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DukeOfWellington

Head of Community Staff
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DukeOfWellington last won the day on November 12

DukeOfWellington had the most liked content!

About DukeOfWellington

Veteran
  • Rank
    Caporal-chef

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  • Motto
    Semper Fidelis
  • Nation
    United Kingdom
  • Class
    Commander

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  1. DukeOfWellington

    " I'm actually head of head admins across about 14 different servers" - not good, means you won't have time for NRP "Position you are applying for: Head of Head Admins" sorry but Wootz is already that "Also the server's fricking dead and is clearly lacking someone like me who will play for at least 30 seconds per week at times when the server is totally dead." wE dOn'T nEeD nEgAtiVitY HeRE /vouch
  2. DukeOfWellington

    Even though i've already said it on discord to waterpolo - could have handled this alot better on my part , sorry.
  3. DukeOfWellington

    Noted, ill keep what you said in mind @Retired Scandy assuming I stay. As much as HoCS is about delegating , some things can't be delegated or I simply dont believe in the capabilities of the people of which i'd delegate to to accomplish it well in some cases.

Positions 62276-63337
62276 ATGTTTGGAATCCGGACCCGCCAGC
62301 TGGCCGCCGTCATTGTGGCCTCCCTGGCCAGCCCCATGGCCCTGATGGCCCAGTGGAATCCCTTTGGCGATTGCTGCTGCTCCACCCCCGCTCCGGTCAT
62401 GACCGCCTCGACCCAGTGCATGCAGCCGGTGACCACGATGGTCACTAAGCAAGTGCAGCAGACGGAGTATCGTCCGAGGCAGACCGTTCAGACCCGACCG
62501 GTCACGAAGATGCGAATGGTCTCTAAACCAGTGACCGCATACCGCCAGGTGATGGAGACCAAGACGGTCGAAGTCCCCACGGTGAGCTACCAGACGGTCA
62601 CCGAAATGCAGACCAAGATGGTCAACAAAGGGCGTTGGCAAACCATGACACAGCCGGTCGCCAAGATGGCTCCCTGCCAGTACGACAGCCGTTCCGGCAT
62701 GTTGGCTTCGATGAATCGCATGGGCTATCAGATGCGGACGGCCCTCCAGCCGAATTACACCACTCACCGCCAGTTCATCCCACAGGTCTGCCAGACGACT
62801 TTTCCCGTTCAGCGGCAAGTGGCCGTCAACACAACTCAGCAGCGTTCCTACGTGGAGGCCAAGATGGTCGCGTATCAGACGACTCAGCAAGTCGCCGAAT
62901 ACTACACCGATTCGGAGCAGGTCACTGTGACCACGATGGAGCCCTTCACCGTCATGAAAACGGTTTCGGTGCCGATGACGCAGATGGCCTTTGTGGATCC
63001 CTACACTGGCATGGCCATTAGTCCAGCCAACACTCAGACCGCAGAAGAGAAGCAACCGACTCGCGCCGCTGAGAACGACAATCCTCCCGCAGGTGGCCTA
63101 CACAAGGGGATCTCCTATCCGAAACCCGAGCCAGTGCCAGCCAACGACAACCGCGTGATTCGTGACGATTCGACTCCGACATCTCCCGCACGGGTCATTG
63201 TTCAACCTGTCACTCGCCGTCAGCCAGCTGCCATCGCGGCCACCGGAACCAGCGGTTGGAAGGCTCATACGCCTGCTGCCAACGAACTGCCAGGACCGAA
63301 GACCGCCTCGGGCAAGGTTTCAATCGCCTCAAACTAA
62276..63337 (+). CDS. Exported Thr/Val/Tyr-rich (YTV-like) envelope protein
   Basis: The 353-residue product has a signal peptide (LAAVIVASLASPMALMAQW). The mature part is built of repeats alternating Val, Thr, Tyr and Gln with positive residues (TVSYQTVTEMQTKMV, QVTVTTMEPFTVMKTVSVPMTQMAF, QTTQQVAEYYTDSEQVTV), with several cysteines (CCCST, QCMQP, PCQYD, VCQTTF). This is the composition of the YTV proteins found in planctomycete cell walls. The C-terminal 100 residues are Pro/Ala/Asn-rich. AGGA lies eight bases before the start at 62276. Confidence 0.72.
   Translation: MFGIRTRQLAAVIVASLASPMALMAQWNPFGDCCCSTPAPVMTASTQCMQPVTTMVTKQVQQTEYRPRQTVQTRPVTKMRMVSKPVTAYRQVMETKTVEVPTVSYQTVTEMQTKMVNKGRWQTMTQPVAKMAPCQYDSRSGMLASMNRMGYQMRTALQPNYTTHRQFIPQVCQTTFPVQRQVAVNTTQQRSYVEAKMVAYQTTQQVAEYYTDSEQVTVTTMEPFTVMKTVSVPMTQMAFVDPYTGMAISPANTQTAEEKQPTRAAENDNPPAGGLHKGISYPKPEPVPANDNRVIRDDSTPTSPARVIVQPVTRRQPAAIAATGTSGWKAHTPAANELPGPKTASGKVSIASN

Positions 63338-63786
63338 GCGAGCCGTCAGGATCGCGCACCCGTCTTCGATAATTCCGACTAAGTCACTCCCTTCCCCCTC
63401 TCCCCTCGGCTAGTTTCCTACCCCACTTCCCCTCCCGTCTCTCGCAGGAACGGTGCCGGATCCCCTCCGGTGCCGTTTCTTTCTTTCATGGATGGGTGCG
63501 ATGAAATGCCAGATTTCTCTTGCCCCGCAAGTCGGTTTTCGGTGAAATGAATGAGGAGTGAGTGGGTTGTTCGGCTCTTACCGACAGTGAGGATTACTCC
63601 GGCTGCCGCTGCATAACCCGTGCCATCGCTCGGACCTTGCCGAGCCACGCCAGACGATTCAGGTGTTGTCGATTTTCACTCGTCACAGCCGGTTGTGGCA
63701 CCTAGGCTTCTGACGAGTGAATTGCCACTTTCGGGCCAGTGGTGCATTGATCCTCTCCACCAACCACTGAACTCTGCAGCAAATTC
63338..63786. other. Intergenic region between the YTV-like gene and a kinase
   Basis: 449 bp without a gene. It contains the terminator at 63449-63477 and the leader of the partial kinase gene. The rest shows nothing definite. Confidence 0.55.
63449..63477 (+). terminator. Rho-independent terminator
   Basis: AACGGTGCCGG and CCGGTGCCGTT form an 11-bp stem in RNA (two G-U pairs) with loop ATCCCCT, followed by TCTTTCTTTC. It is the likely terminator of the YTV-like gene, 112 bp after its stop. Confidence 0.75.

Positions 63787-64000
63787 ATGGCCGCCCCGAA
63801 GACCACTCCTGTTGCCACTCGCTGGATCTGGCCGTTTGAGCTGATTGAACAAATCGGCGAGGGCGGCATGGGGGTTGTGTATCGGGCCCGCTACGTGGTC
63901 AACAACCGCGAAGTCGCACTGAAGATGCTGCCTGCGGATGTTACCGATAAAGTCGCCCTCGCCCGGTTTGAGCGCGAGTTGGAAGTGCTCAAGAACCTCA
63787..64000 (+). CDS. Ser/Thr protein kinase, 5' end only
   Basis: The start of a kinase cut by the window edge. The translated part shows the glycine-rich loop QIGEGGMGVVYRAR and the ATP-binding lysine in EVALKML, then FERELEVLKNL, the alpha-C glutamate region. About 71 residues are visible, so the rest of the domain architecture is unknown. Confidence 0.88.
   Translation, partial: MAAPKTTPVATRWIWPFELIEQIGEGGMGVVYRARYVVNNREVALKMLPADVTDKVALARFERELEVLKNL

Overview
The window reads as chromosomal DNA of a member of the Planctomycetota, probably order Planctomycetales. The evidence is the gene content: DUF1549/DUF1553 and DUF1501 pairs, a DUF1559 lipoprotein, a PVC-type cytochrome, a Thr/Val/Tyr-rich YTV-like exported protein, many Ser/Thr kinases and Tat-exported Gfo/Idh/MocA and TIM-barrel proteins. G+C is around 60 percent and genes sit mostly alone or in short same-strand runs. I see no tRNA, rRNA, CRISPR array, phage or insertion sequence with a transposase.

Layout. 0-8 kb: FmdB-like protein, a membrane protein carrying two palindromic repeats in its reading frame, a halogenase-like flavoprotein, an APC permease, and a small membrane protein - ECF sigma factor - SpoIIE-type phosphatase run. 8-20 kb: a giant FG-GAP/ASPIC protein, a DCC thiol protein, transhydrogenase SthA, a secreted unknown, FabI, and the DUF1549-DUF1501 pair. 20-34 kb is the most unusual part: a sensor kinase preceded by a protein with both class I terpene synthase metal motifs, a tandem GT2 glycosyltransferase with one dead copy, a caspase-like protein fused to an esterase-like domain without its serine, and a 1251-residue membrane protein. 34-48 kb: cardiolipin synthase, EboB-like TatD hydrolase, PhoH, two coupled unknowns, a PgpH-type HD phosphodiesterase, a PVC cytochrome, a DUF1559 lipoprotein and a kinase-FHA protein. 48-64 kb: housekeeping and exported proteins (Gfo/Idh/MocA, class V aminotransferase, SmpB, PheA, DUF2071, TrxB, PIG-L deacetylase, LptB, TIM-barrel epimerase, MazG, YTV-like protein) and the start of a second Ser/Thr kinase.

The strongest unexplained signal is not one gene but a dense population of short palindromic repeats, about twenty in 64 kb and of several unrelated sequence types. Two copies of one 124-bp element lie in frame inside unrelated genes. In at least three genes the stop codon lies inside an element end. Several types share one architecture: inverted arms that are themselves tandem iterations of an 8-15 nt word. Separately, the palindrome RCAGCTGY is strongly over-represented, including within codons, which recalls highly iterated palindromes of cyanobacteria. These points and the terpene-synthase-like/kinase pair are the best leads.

4. DukeOfWellington

    camaleão
  5. DukeOfWellington

    Scripts when?
  6. DukeOfWellington

    but for the moment the application is lacking - its a /devouch from me
  7. DukeOfWellington

    The Fort that the french built in the last map, that was heroic.
  8. DukeOfWellington

    JBR still exists tho
  9. DukeOfWellington

    needs alot of work and maybe it'll get a vouch from me then..
  10. DukeOfWellington

    what a absolute waste of time You were warned and continued going on ,the fact that you come here proves that, along with that screenshot which is evidence - you were muted for toxicity and insubordination, something you forgot to screenshot. Furthermore Florian quit of his own accord and after we solved our dispute he told me he'd been wanting to quit for a while. You were removed from CS because you were useless , and i dont need people who obstruct progress to "work" with us. We're not a professional team, we work for the benefit of our community on a game proffesionalism isn't necessary or atleast not to the level you dream of (which you fail to attain by going on and on) I already had warned all of you i had exams this week and needed a break from my tasks so when Wilhelm made a particularly rude comment , yes I went on a break - 2 hours before the event and Wilhelm agreed saying he was fine managing what he had to do when i was away - there's more to life than NRP. "proving easily it can done by somebody else" except i didn't fully go because i still had plenty to do movewise which without the campaign would not have happened, just like the hours i invested to theorising in the campaign dev channel without your help. The person who got emotional here is clearly you , who continue as if this were some blood feud. Removal? sure thing let me just kill the server :nwdab: resignation? No - blackmail does not work here i will resign when im burnt out which is likely soon - happy now?
  11. DukeOfWellington

    there's more than battle roleplay on the server.... /devouch
  12. DukeOfWellington